Shrubb hails Artemis crew for saving his life
Peter Shrubb yesterday relived the moment he was nearly crushed to death during the Louis Vuitton America's Cup World Series races in the Great Sound.
Shrubb, who was officiating at the regatta, was on the umpire boat that ploughed into Artemis Racing's catamaran during the pre-start of the second race on Sunday.
While the Artemis boat suffered extensive damage, the collision propelled Shrubb between the two boats, and only his helmet, and the quick-thinking of the Artemis crew, saved his life.
“I got caught in-between the umpire boat and the race boat,” Shrubb said. “Luckily I had my helmet on because it was preventing my head from being squeezed in-between the two boats.
“I got jammed in there and could not get my head out because the boats were still moving at that point. Artemis was still going forward, which was applying more pressure and thankfully the Artemis crew was quick to respond.”
Shrubb was quick to praise the Artemis crew for attending to his plight before their own, especially considering the damage that was done to the catamaran could have ended their regatta prematurely.
“They came running up and saw the problem, and my fellow umpire Alfredo [Ricci] and the other guys grabbed me, and pulled me out from between the two boats.
“It was amazing that their boat was not their primary concern. Their primary concern was helping Alfredo and I because they could see were in a bit of trouble there.
“Their whole crew came running forward and I am thankful that they did, because things could have got a lot worst if they hadn't come up and helped us as quickly as they did.”
As it was, Shrubb, and Ricci, who was driving at the time of the crash, escaped with minor injuries.
The Artemis boat was not quite so lucky, and the Swedish team had to cut away their code zero sail as part of the running repairs that enabled them to remain in the race.
Whether anyone was to blame for what could have been a fatal accident is not something that has been publicly discussed. For his part Shrubb said it was part of the accepted risk of the sport.
“It was just part of the game we play,” Shrubb said. “You have big, fast boats in a confined area, and the umpires boats have to be right in the mix, and sometimes these things happen.”
Shrubb said that by the time he knew the two boats were going to collide, there was nothing anybody could have done to prevent it from happening.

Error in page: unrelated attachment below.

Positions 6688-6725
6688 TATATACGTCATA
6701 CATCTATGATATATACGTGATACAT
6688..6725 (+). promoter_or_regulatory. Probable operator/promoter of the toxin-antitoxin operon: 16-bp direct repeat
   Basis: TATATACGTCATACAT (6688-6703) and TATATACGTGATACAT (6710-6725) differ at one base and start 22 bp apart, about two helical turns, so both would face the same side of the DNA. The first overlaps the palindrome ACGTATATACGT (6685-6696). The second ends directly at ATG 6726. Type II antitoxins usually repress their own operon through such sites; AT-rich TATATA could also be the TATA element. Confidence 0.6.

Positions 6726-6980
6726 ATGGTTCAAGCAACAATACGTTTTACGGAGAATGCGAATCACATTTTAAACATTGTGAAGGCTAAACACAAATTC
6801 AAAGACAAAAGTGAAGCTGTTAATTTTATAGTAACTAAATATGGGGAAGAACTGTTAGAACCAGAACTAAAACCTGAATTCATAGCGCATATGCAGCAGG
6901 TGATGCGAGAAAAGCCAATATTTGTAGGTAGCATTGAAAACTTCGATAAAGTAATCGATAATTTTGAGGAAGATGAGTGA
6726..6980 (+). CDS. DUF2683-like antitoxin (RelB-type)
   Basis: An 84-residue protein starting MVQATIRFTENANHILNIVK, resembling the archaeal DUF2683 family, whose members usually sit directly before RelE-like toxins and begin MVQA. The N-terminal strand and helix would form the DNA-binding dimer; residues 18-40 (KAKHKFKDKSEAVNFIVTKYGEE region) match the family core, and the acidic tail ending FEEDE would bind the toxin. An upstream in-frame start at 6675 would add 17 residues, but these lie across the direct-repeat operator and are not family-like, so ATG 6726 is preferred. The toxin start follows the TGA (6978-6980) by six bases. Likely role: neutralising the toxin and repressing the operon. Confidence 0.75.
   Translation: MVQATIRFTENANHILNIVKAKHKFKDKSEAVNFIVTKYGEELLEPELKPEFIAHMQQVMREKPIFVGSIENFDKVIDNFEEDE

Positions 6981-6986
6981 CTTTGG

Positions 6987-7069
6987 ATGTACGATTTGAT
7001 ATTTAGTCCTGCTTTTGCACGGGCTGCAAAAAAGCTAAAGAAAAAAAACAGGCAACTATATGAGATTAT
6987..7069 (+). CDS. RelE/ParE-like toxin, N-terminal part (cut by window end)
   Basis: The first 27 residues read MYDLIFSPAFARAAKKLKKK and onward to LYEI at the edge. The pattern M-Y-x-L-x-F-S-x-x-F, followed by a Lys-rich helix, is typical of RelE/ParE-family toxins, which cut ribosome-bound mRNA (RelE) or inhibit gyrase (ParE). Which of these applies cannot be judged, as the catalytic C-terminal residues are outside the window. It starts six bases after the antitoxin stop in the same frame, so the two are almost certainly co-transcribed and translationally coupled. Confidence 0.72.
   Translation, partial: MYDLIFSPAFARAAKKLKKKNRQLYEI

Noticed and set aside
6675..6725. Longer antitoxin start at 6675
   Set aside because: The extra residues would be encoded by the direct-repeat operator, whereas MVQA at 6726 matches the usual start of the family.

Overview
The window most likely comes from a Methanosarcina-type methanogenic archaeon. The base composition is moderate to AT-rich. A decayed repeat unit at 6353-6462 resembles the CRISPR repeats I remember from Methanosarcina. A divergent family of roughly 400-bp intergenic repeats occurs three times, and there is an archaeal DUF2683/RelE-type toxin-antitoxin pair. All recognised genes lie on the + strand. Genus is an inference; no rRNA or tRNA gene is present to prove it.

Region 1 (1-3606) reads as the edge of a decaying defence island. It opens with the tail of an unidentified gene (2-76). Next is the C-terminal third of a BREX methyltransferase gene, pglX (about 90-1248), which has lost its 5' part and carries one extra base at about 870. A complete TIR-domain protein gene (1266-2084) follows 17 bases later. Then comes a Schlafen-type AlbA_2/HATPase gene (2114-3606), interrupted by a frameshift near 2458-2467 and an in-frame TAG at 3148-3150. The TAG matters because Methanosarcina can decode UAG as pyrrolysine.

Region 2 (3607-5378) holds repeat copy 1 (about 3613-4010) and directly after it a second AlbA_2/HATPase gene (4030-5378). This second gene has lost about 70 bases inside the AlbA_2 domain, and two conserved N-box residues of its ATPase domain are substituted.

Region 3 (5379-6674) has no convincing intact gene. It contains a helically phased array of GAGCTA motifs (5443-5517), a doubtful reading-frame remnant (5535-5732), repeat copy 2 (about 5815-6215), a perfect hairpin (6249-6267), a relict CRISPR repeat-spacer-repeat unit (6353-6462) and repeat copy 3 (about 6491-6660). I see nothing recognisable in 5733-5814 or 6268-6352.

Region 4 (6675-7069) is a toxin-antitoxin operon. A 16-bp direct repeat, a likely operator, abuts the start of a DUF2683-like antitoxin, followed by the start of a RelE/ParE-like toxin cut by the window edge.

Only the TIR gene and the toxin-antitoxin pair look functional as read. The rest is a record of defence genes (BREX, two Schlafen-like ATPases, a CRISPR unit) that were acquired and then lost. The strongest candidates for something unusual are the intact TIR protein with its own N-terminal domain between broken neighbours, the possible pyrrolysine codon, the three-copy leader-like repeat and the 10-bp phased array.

“We were coming around the outside of the spectator fleet to get into position to see the boats entering into their final tack into the start,” he said. “It was a narrow corridor between the spectator boats, and the pin end of the start line. We got in there and were moving up into position, and Artemis came around from the other side of the boats we were watching into the same corridor we were in.
“They were kind of aiming at us, and we were aiming at them, and there was not a whole lot of room to go anywhere.
“We slammed the boat into reverse but the collision was inevitable at that point. Things move pretty quickly in this kind of event and we just got caught off guard.”
Shrubb said that once he was pulled free, crew on both boats went into survival mode, desperate to ensure they could continue.
“We suffered a few bangs and bruises,” Shrubb said.
“We saw there was some damage on their boat, and they were working hard to repair what had to be repaired to go sailing again. Everybody was just in their own survival mode to do what they needed to do to get back on the water again.”
That Artemis were subsequently able to not only race, but win the regatta was something Shrubb called “pretty amazing”, and he was delighted to be able to present them with champagne at the end.
“One minute they are saving me and then the next I'm handing them a bottle of champagne for winning the regatta,” he said. “You could not have written a better storyline.
“I think this will go down as my most memorable experience in umpiring, and I'm just glad that the Artemis crew and my fellow umpire were there to help me.”
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